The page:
I'm fine turning the TV off of millionaires who hate the country that made them rich. I'm still OK with college sports, to a point. Though the corporate taint is beginning to reach there as well.Delete
I was the same way until rather recently, when it became clear that college sports was a mess of pottage for which I was being asked to sell my birthright.Delete
Yep. We're increasingly of that mindset too. There used to be a thick line between college and pro, and that line has been thinning for years.Delete
Michael Kinsley a generation ago remarked on fad-driven name changing as a manifestation of the onanistic quality of corporate culture. His example was United Airlines, which went from United Airlines to UAL Inc to Allegis to United Airlines. Donald Trump's remark when they changed their name to 'Allegis' was 'sounds like the latest world-class disease'.ReplyDelete
Note, other-directed fad driven people do this. Other-directed fad-driven executives allow HR and corporate communications to jerk them around. Other-directed fad driven people on philanthropic boards allow the woke-tard staff to ruin organizations. Our elites are awful.
Note that a century ago, the two most popular sports in America were baseball and boxing. Boxing's now a niche interest, because it got so gross. I'm hoping 50 years from now the NBA and the NFL will be no more consequential than the World Boxing Council is today.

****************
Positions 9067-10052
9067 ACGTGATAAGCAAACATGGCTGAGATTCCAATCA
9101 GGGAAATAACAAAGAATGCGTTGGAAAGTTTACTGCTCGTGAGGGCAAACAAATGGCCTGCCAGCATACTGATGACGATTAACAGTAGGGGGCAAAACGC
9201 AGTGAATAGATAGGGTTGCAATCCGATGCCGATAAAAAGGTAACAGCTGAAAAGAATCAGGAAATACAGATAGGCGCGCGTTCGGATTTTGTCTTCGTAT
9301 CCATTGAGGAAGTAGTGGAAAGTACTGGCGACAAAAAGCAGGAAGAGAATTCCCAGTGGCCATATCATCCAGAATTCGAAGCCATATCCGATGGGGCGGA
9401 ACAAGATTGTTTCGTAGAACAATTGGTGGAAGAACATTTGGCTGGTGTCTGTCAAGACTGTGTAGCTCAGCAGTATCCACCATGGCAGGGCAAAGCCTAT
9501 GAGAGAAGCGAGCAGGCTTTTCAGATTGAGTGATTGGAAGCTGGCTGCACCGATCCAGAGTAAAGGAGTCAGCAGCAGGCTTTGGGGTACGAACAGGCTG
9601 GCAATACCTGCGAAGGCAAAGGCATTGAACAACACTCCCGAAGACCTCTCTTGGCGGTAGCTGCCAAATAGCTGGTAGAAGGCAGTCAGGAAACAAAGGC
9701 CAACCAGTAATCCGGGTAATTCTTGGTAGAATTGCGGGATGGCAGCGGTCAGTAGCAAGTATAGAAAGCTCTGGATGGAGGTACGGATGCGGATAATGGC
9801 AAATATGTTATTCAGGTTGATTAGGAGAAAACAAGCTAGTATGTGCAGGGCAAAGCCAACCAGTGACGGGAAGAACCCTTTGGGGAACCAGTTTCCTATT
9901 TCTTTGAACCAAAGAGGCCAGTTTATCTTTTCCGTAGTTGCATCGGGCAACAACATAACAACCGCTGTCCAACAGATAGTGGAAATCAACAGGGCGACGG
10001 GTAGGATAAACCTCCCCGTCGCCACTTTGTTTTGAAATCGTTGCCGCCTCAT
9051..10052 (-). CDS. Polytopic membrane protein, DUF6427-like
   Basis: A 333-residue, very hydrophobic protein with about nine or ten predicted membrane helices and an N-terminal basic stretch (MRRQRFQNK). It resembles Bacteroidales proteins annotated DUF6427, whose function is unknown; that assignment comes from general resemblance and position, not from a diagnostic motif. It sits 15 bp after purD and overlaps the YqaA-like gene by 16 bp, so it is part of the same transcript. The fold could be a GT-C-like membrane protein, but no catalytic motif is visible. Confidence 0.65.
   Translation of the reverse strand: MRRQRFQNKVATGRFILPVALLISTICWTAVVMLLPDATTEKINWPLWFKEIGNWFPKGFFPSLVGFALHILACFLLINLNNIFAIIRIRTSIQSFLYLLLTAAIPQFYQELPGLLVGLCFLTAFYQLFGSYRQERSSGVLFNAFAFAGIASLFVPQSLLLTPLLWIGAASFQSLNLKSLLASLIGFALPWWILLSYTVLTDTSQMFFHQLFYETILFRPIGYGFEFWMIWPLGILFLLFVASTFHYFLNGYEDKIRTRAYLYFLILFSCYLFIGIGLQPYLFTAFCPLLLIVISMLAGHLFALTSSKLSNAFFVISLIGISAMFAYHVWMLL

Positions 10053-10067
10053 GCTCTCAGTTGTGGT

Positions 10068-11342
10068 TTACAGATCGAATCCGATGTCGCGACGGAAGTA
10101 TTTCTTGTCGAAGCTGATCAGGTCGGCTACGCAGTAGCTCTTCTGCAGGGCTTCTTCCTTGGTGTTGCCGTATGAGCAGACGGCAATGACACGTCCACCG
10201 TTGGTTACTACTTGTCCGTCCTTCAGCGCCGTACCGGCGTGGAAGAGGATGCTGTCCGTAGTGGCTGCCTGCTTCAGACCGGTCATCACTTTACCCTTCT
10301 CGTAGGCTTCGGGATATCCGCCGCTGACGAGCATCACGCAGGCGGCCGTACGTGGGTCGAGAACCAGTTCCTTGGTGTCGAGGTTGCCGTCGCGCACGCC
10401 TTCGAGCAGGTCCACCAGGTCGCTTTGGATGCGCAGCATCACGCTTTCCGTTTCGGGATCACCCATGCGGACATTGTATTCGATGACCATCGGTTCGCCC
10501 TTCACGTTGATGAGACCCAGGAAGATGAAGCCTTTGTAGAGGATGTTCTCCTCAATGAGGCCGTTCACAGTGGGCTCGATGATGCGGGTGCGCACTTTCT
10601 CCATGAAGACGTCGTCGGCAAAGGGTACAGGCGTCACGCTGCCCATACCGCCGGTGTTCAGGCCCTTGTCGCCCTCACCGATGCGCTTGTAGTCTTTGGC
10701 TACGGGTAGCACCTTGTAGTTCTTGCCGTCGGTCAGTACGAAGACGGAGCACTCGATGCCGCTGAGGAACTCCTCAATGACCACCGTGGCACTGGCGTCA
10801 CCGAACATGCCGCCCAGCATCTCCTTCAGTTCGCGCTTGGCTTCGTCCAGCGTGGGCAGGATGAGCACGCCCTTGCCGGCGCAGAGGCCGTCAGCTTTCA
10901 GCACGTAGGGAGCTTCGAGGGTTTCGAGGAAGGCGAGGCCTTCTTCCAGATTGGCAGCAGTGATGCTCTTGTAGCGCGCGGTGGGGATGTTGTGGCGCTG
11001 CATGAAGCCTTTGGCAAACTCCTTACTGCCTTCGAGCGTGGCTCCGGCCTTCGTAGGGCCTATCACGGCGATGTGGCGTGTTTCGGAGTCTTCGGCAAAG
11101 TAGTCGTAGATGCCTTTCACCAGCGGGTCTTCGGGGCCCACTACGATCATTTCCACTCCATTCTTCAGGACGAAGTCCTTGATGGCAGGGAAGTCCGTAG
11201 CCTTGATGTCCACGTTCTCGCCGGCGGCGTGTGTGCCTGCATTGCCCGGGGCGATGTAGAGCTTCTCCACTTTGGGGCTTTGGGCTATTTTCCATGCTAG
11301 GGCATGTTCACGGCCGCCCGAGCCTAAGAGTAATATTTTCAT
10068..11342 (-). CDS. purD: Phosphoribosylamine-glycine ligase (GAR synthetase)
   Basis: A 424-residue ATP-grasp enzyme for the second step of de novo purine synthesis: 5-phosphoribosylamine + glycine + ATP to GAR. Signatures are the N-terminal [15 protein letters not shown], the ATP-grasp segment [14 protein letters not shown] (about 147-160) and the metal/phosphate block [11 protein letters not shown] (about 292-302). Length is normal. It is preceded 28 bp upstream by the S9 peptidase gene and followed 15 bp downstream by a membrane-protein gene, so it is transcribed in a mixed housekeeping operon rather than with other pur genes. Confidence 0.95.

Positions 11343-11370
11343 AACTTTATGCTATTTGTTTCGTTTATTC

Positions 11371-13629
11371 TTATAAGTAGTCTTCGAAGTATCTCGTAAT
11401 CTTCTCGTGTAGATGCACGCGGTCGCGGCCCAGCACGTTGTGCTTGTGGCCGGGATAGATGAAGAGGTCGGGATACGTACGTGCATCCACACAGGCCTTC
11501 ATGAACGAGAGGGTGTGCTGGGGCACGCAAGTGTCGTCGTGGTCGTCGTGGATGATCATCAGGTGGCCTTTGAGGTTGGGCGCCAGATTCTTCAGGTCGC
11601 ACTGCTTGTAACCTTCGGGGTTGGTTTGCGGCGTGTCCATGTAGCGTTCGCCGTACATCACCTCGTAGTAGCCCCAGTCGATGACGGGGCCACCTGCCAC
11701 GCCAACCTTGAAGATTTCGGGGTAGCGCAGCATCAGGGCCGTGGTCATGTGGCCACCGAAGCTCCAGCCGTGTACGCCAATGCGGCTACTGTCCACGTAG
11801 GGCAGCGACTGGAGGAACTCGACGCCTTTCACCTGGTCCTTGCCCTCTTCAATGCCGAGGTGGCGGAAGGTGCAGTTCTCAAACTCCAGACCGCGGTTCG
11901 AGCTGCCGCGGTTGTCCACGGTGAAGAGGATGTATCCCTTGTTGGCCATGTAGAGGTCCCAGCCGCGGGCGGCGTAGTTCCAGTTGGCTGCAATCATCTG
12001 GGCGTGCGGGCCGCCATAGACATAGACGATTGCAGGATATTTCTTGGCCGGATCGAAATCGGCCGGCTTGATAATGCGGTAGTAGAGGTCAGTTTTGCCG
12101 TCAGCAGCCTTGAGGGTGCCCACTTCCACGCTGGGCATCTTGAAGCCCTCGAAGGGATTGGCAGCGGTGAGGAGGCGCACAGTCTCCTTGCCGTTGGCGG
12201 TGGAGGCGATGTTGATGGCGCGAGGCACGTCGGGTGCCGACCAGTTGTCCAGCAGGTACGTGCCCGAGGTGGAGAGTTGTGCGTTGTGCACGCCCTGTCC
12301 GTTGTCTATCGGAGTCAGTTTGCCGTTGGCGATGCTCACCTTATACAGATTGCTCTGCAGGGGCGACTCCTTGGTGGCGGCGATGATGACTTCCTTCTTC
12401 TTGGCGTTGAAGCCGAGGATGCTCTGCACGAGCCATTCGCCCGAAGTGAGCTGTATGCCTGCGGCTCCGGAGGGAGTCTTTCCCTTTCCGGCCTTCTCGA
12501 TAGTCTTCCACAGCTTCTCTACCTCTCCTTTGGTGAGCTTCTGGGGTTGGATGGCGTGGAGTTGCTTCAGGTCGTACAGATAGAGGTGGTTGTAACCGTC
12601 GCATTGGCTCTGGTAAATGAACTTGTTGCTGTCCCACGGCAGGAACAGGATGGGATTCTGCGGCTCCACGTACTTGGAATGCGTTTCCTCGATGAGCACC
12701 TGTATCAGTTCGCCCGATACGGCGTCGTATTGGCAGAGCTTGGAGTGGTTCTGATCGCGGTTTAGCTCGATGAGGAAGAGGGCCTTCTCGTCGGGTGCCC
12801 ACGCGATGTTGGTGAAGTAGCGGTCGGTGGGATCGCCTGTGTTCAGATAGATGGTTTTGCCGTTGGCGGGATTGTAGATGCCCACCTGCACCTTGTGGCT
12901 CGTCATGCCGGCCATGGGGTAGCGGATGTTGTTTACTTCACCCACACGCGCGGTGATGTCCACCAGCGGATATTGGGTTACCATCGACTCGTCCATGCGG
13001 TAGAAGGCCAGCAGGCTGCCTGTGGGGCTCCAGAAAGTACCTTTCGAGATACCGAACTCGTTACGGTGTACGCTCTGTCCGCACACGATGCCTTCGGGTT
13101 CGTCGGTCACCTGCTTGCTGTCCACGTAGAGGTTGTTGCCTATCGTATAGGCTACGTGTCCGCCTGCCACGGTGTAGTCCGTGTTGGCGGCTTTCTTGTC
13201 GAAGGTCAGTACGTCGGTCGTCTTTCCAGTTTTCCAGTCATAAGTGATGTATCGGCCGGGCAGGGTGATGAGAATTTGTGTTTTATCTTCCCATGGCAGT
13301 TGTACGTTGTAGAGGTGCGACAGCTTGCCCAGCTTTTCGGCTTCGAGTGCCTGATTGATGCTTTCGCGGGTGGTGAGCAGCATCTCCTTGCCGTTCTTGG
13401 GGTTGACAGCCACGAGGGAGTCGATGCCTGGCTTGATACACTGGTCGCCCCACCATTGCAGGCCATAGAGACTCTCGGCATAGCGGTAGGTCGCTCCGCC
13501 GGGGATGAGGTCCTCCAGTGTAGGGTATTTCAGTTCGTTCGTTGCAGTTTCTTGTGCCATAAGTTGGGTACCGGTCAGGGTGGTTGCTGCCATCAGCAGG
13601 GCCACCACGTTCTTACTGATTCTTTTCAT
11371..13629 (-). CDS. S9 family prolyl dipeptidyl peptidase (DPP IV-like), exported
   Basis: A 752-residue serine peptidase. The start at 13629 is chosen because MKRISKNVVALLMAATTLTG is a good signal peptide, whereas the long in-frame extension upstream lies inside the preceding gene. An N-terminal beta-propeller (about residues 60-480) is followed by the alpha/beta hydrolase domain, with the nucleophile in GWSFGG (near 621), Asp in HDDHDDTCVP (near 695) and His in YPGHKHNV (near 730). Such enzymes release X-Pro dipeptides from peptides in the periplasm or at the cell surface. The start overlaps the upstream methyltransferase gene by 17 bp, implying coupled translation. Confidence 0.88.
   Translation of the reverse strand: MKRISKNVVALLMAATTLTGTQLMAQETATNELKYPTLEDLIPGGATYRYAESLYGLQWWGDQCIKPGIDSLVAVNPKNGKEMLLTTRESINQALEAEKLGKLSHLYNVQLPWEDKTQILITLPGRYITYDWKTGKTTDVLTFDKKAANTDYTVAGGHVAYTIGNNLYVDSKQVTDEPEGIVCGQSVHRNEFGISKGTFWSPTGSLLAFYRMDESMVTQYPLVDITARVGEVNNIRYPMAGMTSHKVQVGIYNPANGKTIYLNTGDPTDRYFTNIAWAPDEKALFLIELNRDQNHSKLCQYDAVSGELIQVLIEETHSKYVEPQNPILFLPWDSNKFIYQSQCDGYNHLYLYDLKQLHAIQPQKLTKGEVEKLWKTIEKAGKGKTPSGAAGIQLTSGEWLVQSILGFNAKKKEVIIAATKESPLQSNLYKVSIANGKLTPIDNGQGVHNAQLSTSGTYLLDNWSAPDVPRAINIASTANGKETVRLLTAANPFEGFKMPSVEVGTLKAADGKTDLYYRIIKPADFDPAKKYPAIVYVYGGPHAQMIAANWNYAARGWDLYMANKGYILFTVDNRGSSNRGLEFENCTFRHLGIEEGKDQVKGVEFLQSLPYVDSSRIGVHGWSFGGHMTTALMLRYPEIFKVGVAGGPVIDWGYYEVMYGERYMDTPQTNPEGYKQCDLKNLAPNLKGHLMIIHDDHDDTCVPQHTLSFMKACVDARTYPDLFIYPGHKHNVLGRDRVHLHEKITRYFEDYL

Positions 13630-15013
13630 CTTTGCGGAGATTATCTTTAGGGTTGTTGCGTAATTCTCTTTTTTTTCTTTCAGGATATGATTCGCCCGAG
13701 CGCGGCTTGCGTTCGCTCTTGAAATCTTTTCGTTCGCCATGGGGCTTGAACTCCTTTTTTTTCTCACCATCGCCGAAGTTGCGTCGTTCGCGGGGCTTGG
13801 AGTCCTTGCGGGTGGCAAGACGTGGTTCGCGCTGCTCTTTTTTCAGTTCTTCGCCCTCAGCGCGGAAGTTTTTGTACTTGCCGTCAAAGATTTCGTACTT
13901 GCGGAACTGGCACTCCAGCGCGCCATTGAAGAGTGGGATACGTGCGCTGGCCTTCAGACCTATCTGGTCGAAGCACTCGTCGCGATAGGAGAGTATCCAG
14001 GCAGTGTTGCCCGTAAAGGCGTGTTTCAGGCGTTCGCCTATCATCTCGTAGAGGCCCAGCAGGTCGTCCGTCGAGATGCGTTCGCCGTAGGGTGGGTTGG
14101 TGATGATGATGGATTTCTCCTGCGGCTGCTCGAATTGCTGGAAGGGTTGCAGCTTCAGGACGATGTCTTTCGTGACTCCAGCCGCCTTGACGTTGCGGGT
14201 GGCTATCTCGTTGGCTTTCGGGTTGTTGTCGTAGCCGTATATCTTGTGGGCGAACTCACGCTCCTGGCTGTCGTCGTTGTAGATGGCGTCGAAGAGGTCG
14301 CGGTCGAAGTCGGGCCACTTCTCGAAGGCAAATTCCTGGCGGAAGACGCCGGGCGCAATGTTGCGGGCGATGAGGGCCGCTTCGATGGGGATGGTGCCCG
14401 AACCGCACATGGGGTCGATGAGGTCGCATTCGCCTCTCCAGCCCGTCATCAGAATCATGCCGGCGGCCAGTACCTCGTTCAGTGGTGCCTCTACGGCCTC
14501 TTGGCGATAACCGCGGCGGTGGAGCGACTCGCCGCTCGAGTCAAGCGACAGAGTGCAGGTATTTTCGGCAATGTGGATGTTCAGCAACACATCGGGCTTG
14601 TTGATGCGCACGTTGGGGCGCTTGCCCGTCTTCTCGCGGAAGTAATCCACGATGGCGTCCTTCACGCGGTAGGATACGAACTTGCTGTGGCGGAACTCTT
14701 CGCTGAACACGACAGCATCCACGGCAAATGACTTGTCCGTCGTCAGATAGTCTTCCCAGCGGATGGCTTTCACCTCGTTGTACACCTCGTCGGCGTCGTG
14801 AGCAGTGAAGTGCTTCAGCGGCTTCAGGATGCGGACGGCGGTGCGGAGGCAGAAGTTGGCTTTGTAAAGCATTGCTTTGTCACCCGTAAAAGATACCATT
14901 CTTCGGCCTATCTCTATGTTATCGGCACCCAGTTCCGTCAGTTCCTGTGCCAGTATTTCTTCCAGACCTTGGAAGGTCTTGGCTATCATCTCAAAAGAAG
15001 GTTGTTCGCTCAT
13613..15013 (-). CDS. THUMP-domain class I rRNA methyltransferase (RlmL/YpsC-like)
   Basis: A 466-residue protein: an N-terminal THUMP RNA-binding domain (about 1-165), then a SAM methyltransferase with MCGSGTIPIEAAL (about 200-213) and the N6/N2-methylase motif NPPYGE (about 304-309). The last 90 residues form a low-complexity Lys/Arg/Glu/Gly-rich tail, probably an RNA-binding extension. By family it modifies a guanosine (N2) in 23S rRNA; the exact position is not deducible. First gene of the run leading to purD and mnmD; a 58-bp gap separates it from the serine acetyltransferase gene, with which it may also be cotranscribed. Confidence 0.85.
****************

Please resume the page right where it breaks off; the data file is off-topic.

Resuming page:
I doubt this decision will bring in new fans to baseball who weren't already there. But the decisions are likely a matter of money. Continuing with the 'trash America' trend appears to be what corporate interests see as the best thing for the bottom line.Delete
I doubt their marketing analysts told them to do this.Delete
I dunno. I find corporations don't do many things they think will cost them money. I'm reminded of Bernie Goldberg who used to insist something was up because news outlets were being partisan all while losing readers and viewers. I assumed then there was something behind it, since they wouldn't go out of business for a cause. And decades later, they haven't. Something is keeping them afloat, and that something is like the companies here - something making money even if it seems to our eyes it wouldn't be.Delete
I don't really think so. To take a non-controversial example, there is nepotism. It's most obvious when it is (fairly) literal nepotism, with close relatives being put into positions of power (or at least drawing huge salaries), but in a more general sense it could be applied to the promotion of friends and sycophants. There is no doubt that this actually happens -- it is easy to come up with examples -- and it equally clearly puts the personal interests of the bosses above the corporate interests. It's also not that hard to find cases in which a contract puts the interests of a corporate officer at odds with those of the company. Every contract should make it clear that ONLY what's good for the company is good for the CEO, but it's not always that way in practice. Then there's the fact that, beyond a certain level, money is no longer used for necessities like food, shelter, and clothing; it's just a status marker, and there are other status markers that might be more important or lower-hanging fruit. This doesn't just apply to business, of course; it is more universally human. Take celebrity marriages, for example. The motivation SHOULD be love, but often enough it is publicity and cross-promotion.Delete